"He's doing what he said he was going to do. Let them protest."
The unlikely scene: a drinking establishment somewhere in the Dominican Republic. Two American men are perched on stools at the bar, watching a satellite TV report -- from Long Island, New York, of all places -- showing footage of multiple American protests about Donald Trump's Muslim ban.
Everybody is arguing whether or not it is a BAN. Call it what you want, it is about keeping bad people (with bad intentions) out of country!— Donald J. Trump (@realDonaldTrump) February 1, 2017
One of the American men had said: "He sure is stirring up a lot of shit." His drinking buddy, as noted, is undaunted. (I, meanwhile, am listening in, pretending to be waiting for a drink for my wife that has already been delivered.)
The indifferent one shrugs and pulls on his beer. He grunts. "I don't have a problem with it."
Neither, as it turns out, do the majority of Americans.
Anti-immigrant and anti-refugee sentiment isn't just popular: it's sweeping the planet.
When I returned to my thirsty spouse, I checked the Internet. You can do likewise, and this is what you'll find.
The two firms polled a bunch of Americans right after the Unpresident attached his signature to the now-infamous executive order banning travel from seven Muslim countries. Half -- 49 per cent -- agreed or strongly agreed with what Trump had done. Only 41 per cent disagreed. A third said it actually made them feel "more safe." And get this: 52 per cent of self-identified Democrats agreed with Trump's move.
There, the same sort of depressing results: 48 per cent with Trump, 42 per cent against. Said the pollsters: "American voters support suspending immigration from 'terror prone' regions, even if it means turning away refugees from those regions."
In this one, Trump did even better. In the wake of the decision, Rasmussen found that a whopping 57 per cent of Americans agreed, some strongly, with what the Groper-in-Chief had done. Only 33 per cent were against it. The Daily and Sunday Express in Britain headlined that the Rasmussen results were "a shock."
But they're not. Not to anyone who has been paying attention, anyway.
A Trump supporter yells "build that wall" before the start of a rally at the Orange County Fairgrounds in Costa Mesa, April 28, 2016. (Photo: Wally Skalij/Los Angeles Times via Getty Images)
Anti-immigrant and anti-refugee sentiment isn't just popular: it's sweeping the planet. It's why Brexit happened last June. It's why Donald Trump happened last November. And it's why up here in little old Canada -- the now-aptly-monikered Great White North -- that the likes of Kellie Leitch and Kevin O'Leary have stubbornly stuck to their Trump-Lite guns.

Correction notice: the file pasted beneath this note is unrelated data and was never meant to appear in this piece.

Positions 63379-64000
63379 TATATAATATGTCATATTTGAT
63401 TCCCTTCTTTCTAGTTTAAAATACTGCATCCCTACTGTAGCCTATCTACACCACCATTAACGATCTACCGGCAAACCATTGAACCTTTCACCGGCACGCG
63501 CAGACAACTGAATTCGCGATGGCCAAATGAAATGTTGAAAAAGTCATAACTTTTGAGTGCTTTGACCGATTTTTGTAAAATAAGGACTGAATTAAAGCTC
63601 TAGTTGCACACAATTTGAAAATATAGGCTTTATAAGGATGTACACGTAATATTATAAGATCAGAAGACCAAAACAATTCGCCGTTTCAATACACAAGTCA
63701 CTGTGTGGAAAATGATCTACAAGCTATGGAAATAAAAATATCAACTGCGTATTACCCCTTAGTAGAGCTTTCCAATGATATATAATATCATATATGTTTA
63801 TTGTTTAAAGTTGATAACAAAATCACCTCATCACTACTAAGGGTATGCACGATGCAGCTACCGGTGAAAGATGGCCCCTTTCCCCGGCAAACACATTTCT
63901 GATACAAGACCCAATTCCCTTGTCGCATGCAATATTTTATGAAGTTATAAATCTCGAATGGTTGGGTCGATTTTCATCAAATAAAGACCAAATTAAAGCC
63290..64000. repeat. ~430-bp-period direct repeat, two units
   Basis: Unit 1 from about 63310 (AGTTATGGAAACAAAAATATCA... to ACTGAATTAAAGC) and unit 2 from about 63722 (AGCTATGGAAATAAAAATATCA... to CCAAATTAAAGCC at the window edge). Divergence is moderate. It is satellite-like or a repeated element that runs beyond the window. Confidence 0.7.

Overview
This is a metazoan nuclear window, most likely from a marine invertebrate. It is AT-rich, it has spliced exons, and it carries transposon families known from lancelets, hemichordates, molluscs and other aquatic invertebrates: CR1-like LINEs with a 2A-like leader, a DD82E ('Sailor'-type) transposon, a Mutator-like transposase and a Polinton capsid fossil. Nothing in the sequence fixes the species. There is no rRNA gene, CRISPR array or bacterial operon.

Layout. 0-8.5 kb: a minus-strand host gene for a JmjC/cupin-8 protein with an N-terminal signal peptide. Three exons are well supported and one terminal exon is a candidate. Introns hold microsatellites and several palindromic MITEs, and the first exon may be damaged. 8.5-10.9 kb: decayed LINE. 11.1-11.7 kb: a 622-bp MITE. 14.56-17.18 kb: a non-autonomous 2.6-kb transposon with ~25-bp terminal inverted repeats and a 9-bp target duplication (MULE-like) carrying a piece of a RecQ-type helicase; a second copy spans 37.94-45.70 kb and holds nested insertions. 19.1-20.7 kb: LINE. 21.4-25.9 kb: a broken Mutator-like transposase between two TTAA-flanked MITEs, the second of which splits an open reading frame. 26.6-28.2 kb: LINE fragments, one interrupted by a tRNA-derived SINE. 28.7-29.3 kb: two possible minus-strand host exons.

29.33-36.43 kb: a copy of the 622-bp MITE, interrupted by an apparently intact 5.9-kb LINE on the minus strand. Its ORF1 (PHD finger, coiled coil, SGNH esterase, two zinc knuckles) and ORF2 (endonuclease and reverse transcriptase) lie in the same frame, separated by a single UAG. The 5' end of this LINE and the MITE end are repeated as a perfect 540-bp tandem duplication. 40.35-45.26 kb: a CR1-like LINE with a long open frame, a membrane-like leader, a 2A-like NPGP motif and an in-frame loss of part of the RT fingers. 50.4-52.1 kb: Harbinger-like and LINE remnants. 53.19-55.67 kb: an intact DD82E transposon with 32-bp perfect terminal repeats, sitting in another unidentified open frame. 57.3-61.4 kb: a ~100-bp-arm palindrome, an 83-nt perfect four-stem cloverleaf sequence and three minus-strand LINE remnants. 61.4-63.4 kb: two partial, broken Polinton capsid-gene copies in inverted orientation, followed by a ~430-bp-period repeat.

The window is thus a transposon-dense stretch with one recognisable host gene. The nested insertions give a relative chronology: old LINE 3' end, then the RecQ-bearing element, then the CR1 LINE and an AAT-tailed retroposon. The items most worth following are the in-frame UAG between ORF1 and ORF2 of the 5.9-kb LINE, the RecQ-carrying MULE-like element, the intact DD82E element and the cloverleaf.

As Leitch's former campaign manager kept telling everyone before resigning late last week -- and said former campaign manager has multiple members of his immediate family who are practicing Muslims, is married to an immigrant, is the son of immigrants and belongs to a family that is working to sponsor Syrian refugees, by the by -- two-thirds of Canadians are onside. No less than the Toronto Star, never a paragon of conservative ideals, says so:
"Two-thirds of Canadians want prospective immigrants to be screened for 'anti-Canadian' values, a new poll reveals, lending support to an idea that is stirring controversy in political circles," The Star reported in September. "Sixty-seven per cent [say] immigrants should indeed be screened for 'anti-Canadian values.'"
Oh, and Liberals and New Democrats? Among them, 57 and 59 per cent, respectively, agreed with what Leitch has been saying about screening immigrants and refugees.
Apologies, here, for the myriad numbers. Apologies, too, for thoroughly depressing my already-discouraged progressive friends.
But the facts are becoming undeniable, folks. Sure, Donald Trump is a racist, sexist, fascistic creep. But the fact is that he won the election precisely by being the anti-immigrant candidate.
Fact two: it is not necessarily racist to want a debate about immigration and refugee policy. It isn't.
That's what I wrote more than 20 years ago in my book about racism, Web of Hate. It's not wrong to have an objective, fact-based debate about how to deal with a massive influx of dispossessed people in the West.
Donald Trump, then Republican presidential candidate, holds a sign supporting his plan to build a wall between the United States and Mexico March 9, 2016. (Photo: Jonathan Drake/Reuters)
What's wrong, however, is to do it as Trump has done in the space of just a few days: by pledging to put up walls, and by dislocating tax-paying, law-abiding American citizens who happen to have been born somewhere else. It's wrong, too, to play dog-whistle politics, promising to keep out those with "values" we dislike.
And it's wrong, of course, to pepper a pro-refugee Facebook page with racist bile -- and, then, when that isn't enough, to go pick up a semi-automatic and gun down six innocent people at prayer in Québec City.
Citizens everywhere clearly want to have a debate about immigrants and refugees. Some are worried, some are scared. Some are racists, but some actually aren't.
We in Canada can certainly have such a debate, but not in the way Trump is doing it, of course, or the way in which Kellie Leitch and Kevin O'Leary want to do it, and not, particularly, because we in any way agree with the Brexit and Trump cabal.
Because we want to keep them from taking over here, too.
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